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An in-silico human cell model reveals the influence of spatial organization on RNA splicing

  • Zhaleh Ghaemi ,

    Roles Conceptualization, Data curation, Formal analysis, Investigation, Methodology, Software, Validation, Visualization, Writing – original draft, Writing – review & editing

    Affiliations Department of Chemistry, University of Illinois at Urbana-Champaign, Urbana, Illinois, United States of America, Beckman Institute for Advanced Science and Technology, University of Illinois at Urbana-Champaign, Urbana, Illinois, United States of America

  • Joseph R. Peterson,

    Roles Conceptualization, Methodology, Software, Writing – original draft, Writing – review & editing

    Affiliation Department of Chemistry, University of Illinois at Urbana-Champaign, Urbana, Illinois, United States of America

  • Martin Gruebele,

    Roles Conceptualization, Funding acquisition, Supervision, Writing – original draft, Writing – review & editing

    Affiliations Department of Chemistry, University of Illinois at Urbana-Champaign, Urbana, Illinois, United States of America, Beckman Institute for Advanced Science and Technology, University of Illinois at Urbana-Champaign, Urbana, Illinois, United States of America, Department of Physics, University of Illinois at Urbana-Champaign, Urbana, Illinois, United States of America

  • Zaida Luthey-Schulten

    Roles Conceptualization, Funding acquisition, Supervision, Writing – original draft, Writing – review & editing

    Affiliations Department of Chemistry, University of Illinois at Urbana-Champaign, Urbana, Illinois, United States of America, Beckman Institute for Advanced Science and Technology, University of Illinois at Urbana-Champaign, Urbana, Illinois, United States of America, Department of Physics, University of Illinois at Urbana-Champaign, Urbana, Illinois, United States of America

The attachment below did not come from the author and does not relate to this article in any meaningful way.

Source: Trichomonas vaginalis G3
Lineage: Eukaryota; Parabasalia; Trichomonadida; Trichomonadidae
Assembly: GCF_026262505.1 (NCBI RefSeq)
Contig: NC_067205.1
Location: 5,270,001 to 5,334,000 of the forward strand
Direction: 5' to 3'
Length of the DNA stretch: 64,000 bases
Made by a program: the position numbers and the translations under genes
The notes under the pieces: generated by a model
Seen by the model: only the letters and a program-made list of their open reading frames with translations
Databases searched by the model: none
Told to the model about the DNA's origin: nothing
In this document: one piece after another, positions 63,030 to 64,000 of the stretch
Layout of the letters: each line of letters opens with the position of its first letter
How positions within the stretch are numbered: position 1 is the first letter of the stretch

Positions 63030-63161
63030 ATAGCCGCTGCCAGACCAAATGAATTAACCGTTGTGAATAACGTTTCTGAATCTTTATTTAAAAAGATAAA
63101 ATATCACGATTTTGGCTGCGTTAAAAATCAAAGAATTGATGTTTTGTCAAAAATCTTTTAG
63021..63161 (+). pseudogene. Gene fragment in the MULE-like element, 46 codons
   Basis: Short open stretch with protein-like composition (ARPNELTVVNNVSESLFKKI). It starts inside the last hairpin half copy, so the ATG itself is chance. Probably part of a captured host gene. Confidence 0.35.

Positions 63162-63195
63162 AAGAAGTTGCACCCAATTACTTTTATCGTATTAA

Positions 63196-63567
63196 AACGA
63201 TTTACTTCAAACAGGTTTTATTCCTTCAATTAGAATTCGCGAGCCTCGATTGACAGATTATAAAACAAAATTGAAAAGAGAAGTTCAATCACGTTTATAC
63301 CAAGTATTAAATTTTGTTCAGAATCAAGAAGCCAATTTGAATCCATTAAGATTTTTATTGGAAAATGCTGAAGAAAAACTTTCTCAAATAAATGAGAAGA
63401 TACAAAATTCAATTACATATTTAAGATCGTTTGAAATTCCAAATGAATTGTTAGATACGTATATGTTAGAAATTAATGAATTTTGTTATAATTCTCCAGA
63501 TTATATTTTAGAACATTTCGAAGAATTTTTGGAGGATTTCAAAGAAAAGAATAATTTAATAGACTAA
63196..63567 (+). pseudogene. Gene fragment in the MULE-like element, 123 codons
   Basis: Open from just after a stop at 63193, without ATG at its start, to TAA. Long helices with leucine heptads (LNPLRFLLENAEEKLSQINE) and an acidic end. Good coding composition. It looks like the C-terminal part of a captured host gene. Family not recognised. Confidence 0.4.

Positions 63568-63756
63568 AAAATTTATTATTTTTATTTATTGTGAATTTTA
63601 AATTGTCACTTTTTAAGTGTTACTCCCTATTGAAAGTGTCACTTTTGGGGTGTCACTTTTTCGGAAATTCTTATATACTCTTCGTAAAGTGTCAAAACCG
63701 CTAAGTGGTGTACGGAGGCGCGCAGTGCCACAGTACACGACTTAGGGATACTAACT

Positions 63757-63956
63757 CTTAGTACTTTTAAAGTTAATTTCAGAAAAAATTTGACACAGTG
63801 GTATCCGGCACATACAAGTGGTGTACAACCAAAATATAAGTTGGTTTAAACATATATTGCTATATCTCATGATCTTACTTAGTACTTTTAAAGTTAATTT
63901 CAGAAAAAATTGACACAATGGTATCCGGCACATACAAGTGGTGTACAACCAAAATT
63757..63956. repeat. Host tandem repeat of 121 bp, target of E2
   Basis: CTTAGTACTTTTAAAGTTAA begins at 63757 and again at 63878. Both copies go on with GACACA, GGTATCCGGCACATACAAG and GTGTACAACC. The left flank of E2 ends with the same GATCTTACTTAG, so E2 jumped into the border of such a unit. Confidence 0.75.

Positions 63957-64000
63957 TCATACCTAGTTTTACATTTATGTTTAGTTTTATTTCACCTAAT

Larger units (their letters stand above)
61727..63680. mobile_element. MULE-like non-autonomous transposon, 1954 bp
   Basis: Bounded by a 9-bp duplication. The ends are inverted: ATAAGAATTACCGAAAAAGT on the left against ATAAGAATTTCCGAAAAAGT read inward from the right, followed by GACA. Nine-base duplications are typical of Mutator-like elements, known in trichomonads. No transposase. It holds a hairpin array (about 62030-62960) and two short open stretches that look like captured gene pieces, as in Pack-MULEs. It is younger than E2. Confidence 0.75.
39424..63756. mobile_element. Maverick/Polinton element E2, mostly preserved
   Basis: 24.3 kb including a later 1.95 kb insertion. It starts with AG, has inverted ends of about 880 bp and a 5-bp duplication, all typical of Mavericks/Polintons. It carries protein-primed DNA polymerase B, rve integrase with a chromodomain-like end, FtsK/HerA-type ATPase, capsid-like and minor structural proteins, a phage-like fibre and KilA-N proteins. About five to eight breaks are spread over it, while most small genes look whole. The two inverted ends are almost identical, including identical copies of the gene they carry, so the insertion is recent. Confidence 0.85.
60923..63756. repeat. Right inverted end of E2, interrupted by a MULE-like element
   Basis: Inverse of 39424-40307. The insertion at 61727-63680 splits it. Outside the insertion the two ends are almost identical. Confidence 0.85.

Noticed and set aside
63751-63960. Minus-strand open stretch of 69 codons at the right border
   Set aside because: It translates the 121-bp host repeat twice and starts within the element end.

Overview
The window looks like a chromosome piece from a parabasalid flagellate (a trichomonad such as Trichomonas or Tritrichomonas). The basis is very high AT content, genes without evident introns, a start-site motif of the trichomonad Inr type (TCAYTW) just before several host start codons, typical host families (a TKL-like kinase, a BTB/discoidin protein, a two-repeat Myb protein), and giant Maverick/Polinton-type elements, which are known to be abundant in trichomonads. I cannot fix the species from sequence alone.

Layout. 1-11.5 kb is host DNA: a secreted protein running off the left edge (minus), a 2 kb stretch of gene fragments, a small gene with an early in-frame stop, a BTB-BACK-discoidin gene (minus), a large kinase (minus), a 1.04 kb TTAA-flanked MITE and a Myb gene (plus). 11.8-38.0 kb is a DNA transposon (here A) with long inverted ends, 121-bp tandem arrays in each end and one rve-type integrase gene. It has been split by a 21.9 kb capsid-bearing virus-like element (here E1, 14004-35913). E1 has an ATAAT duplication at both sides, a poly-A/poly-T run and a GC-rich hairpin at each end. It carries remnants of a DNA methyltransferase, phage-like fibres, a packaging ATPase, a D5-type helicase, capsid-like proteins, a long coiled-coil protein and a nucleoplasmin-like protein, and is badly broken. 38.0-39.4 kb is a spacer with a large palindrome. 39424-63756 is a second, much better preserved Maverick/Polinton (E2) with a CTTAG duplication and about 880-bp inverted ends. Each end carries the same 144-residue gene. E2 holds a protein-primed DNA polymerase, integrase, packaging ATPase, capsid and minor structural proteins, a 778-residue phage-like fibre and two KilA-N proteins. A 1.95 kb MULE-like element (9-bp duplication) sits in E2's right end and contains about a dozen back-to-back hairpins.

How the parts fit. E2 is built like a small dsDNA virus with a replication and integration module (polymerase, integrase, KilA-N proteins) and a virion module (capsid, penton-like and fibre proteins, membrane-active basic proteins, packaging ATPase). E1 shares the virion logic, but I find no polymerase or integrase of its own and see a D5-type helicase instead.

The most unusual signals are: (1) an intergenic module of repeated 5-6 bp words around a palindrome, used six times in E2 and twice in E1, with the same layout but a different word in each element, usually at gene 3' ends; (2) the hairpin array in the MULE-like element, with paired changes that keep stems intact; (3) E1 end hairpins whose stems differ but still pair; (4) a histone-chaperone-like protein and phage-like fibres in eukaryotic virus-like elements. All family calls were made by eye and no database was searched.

An in-silico human cell model reveals the influence of spatial organization on RNA splicing

  • Zhaleh Ghaemi, 
  • Joseph R. Peterson, 
  • Martin Gruebele, 
  • Zaida Luthey-Schulten


Spatial organization is a characteristic of all cells, achieved in eukaryotic cells by utilizing both membrane-bound and membrane-less organelles. One of the key processes in eukaryotes is RNA splicing, which readies mRNA for translation. This complex and highly dynamical chemical process involves assembly and disassembly of many molecules in multiple cellular compartments and their transport among compartments. Our goal is to model the effect of spatial organization of membrane-less organelles (specifically nuclear speckles) and of organelle heterogeneity on splicing particle biogenesis in mammalian cells. Based on multiple sources of complementary experimental data, we constructed a spatial model of a HeLa cell to capture intracellular crowding effects. We then developed chemical reaction networks to describe the formation of RNA splicing machinery complexes and splicing processes within nuclear speckles (specific type of non-membrane-bound organelles). We incorporated these networks into our spatially-resolved human cell model and performed stochastic simulations for up to 15 minutes of biological time, the longest thus far for a eukaryotic cell. We find that an increase (decrease) in the number of nuclear pore complexes increases (decreases) the number of assembled splicing particles; and that compartmentalization is critical for the yield of correctly-assembled particles. We also show that a slight increase of splicing particle localization into nuclear speckles leads to a disproportionate enhancement of mRNA splicing and a reduction in the noise of generated mRNA. Our model also predicts that the distance between genes and speckles has a considerable effect on the mRNA production rate, with genes located closer to speckles producing mRNA at higher levels, emphasizing the importance of genome organization around speckles. The HeLa cell model, including organelles and sub-compartments, provides a flexible foundation to study other cellular processes that are strongly modulated by spatiotemporal heterogeneity.

Author summary